How Oral Health Impacts Heart and General Health

Back view of male dentist pointing at tooth X-ray image on screen during a dental appointment with a patient in the chair looking on.

June is National Oral Health Month. It’s important to take good care of your teeth and gums — not only to help your mouth stay in good shape, but also to help the rest of your body stay healthy, too. Here’s what you need to know about how your oral health affects your overall health.

What Is Oral Health?

Oral health refers to the health of your mouth, teeth, and other orofacial structures (areas around your face and jaw bone and joint). These areas allow you to eat, breathe, and speak — functions that are important for wellbeing and self-confidence as you socialize, work, and move through life. 

Oral diseases affect around 3.5 billion people around the world, especially those who come from a lower socioeconomic background. Common oral diseases and conditions include: 

  • Dental caries (cavities)
  • Periodontal (gum) disease
  • Tooth loss
  • Oral cancer
  • Oro-dental trauma
  • Birth defects (such as cleft lip and palate)

In the United States, 90% of adults between the ages of 20 and 64 have tooth decay. For Americans between 45 and 64 years of age, that percentage increases to 50%. And one in four adults do not have dental insurance, making it difficult for them to access the oral care they need.

The Link Between Oral Health and Overall Health

You might be surprised to learn that your oral health and your overall health have a strong connection. Dentists can get a good sense of the state of your overall health just by looking in your mouth! Oral health is one of 10 leading health indicators — right up there with factors like nutrition and your access to healthcare. 

There’s a connection between oral health and chronic diseases like Alzheimer’s disease, diabetes, and osteoporosis. For example, if you have diabetes that isn’t well-controlled, you are at a higher risk for developing severe periodontal disease. 

Poor oral health can even affect pregnancy, potentially leading to issues like gestational diabetes, low birth weight, or miscarriage as scientists speculate that oral bacteria can travel into the bloodstream and harm the baby.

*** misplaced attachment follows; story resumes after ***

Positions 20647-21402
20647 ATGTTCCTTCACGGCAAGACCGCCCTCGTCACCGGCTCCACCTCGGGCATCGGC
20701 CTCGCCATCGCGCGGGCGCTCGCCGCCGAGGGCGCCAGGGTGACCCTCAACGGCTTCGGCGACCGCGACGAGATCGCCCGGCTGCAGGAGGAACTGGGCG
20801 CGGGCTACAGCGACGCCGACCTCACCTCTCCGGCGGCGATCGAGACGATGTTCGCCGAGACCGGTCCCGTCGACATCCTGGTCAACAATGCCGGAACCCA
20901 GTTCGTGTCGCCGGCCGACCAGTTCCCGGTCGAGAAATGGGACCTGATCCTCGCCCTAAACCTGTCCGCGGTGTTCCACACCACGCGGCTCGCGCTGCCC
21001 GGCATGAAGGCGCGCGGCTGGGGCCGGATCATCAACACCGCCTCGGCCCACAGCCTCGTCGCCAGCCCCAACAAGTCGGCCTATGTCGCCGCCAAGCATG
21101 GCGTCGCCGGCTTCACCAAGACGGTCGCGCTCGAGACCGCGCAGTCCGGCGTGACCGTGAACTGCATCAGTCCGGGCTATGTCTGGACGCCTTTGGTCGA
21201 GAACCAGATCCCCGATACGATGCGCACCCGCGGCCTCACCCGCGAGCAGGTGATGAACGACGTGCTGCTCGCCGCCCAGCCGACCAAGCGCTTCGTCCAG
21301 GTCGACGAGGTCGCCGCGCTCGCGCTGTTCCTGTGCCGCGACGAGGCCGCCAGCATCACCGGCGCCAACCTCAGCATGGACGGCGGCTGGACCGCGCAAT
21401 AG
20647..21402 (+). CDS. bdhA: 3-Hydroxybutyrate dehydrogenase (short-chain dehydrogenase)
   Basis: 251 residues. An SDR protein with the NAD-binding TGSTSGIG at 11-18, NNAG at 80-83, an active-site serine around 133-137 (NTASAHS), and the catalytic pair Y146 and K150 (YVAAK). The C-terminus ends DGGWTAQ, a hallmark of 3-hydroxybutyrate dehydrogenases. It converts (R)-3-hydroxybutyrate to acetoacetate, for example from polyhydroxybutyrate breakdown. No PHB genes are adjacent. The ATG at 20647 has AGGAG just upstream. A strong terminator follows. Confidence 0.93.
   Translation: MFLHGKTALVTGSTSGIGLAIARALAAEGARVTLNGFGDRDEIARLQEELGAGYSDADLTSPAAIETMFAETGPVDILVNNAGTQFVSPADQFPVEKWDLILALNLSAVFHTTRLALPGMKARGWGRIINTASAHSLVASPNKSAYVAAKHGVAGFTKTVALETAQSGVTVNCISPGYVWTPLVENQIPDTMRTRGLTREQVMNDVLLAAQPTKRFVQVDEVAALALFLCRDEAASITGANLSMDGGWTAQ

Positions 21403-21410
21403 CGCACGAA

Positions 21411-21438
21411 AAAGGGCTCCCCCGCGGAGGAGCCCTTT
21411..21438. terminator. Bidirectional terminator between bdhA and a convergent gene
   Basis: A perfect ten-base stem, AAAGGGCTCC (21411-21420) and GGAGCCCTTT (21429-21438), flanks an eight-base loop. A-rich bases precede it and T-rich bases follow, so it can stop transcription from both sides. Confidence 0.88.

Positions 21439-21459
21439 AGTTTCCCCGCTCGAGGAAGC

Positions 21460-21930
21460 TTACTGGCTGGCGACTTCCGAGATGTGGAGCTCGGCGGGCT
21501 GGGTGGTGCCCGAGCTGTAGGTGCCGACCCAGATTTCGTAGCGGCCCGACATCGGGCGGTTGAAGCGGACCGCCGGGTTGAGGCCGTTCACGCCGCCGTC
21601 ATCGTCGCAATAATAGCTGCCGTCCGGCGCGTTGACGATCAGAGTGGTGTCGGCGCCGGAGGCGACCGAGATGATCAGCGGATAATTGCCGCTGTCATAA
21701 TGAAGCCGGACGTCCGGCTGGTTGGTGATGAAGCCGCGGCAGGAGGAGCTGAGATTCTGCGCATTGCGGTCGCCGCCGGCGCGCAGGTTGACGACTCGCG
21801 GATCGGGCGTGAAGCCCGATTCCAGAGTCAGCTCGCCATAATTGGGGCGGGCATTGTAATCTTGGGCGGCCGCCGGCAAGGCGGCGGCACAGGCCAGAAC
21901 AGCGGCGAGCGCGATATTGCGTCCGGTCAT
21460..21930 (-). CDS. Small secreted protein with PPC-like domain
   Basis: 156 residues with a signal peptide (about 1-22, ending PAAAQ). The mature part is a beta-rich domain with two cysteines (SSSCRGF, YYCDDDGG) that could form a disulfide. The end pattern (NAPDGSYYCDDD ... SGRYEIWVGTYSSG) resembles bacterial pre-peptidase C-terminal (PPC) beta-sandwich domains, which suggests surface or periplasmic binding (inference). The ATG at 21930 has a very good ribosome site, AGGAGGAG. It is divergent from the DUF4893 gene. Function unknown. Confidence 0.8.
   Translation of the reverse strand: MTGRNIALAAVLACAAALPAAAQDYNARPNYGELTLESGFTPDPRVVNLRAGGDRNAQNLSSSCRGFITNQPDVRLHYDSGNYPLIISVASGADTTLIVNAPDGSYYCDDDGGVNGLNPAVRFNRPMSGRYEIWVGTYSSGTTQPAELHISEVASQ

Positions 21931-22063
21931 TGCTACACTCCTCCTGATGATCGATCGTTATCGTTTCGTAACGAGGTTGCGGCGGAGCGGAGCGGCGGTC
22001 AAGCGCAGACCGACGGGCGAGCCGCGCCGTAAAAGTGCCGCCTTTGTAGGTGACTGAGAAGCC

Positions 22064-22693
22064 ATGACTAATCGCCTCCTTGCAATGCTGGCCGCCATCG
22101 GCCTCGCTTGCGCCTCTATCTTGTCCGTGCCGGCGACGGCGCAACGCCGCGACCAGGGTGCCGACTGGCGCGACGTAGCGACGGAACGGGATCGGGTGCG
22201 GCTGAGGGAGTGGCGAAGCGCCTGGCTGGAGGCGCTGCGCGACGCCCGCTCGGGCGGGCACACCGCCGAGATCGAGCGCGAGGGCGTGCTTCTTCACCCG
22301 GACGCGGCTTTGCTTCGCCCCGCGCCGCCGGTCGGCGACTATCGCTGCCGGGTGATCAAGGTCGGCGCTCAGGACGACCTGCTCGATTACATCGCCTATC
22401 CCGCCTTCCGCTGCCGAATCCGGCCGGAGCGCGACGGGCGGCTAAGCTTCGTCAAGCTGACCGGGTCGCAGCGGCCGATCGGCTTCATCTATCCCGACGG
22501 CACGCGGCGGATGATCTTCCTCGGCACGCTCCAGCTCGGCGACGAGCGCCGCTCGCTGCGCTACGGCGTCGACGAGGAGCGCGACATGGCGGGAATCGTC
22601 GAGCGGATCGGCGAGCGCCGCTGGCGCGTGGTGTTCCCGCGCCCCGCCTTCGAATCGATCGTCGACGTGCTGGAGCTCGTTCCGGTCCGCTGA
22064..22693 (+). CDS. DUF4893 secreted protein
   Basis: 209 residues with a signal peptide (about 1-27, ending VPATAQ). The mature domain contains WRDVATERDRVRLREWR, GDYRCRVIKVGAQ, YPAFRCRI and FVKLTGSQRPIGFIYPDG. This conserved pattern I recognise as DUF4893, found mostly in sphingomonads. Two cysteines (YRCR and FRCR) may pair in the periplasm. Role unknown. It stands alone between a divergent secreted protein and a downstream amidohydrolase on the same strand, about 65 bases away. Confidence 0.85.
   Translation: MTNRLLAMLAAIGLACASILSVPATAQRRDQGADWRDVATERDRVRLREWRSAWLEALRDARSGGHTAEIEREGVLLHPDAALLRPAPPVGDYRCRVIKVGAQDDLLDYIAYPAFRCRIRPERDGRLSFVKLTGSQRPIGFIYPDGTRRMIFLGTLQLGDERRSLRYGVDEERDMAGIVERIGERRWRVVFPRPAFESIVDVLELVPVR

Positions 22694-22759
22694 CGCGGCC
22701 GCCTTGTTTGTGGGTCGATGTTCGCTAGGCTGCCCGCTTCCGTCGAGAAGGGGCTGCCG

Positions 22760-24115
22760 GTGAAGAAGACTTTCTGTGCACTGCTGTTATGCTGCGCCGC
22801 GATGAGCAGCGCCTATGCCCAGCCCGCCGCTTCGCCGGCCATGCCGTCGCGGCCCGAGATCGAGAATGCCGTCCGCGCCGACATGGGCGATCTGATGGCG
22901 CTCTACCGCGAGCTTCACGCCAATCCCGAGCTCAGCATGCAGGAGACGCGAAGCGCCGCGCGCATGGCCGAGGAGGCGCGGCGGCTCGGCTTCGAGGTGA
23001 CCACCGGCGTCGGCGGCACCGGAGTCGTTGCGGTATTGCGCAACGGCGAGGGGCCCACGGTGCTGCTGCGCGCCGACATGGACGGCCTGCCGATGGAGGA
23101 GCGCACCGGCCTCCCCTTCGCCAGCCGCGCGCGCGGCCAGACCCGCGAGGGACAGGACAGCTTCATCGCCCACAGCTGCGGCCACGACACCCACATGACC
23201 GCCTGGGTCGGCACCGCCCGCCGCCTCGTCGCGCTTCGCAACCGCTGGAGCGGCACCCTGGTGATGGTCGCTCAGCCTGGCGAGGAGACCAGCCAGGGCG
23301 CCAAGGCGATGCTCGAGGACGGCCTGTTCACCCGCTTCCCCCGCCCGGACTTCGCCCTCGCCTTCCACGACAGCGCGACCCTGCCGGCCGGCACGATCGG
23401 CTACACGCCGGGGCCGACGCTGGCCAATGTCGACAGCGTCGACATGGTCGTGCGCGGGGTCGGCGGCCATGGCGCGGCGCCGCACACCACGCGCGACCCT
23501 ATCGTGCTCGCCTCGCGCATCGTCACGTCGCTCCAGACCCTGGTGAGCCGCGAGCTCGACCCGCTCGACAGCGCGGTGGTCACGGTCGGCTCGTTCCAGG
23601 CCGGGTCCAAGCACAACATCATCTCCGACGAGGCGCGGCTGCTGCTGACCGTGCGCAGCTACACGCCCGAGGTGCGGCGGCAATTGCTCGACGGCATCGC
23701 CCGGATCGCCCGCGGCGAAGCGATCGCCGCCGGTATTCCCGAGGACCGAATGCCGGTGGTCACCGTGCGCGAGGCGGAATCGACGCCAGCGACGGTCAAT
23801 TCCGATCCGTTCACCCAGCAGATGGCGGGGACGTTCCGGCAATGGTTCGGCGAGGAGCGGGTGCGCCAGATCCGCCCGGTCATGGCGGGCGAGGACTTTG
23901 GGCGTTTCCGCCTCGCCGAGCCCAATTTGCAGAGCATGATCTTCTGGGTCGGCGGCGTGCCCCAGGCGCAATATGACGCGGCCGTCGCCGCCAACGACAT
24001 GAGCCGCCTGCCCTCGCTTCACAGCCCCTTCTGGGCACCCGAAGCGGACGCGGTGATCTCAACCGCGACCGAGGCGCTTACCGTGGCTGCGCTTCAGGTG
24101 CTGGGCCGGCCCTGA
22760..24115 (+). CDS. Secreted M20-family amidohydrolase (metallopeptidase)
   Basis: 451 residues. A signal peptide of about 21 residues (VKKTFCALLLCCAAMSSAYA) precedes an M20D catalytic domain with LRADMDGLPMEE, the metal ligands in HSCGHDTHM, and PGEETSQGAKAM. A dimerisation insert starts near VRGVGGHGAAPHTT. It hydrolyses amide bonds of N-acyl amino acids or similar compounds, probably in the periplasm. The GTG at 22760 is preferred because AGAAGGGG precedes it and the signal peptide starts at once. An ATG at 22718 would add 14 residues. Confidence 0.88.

Oral Health and Heart Health

Researchers have discovered an even more specific link between oral health and heart health. Many studies have indicated higher rates of heart attacks, coronary artery disease, clogged arteries, endocarditis, and strokes in people with gum disease or tooth loss. This could be because of bacteria, an immune response, or third factors like smoking or lack of healthcare access. 

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Are You At Risk?

Learn the signs of gum disease and other oral health issues so you can do a self-check to see if your hygiene routine needs a tune-up. Risk factors for gum disease include:

  • Age (being 65+)
  • Smoking/tobacco use
  • Genetics
  • Stress
  • Medications (oral contraceptives, antidepressants, and certain heart medicines)
  • Grinding your teeth
  • Other systemic diseases (cardiovascular disease, diabetes, and rheumatoid arthritis)
  • Poor nutrition or obesity

Symptoms of periodontal, or gum, disease in adults include:

  • Swollen or puffy gums
  • Bright red, dark red, or dark purple gums
  • Gums that feel tender when touched
  • Gums that bleed easily
  • A toothbrush that looks pink after brushing 
  • Spitting out blood when brushing or flossing
  • Bad breath
  • Pus between your teeth and gums
  • Loose teeth or loss of teeth
  • Painful chewing
  • New spaces that develop between your teeth
  • Gums that pull away from your teeth
  • A change in the way your teeth fit together when you bite

While this is a common condition, it can also be severe, and it’s something to take seriously — not only for the sake of your mouth, but also to help improve your overall health.

Tips to Improve Your Oral Health

For optimal oral health, you should brush and floss your teeth every day, and visit your dentist for routine preventive cleanings twice a year. Use fluoride toothpaste to protect your teeth from decay, and floss in between each tooth. Finally, don’t smoke, and eat a balanced diet that’s light on sugary treats such as soda. These oral health tips will help your teeth and gums stay healthy so the rest of your body can stay healthy, too.

Want more? Check out our blog When Snoring Means A Health Problem

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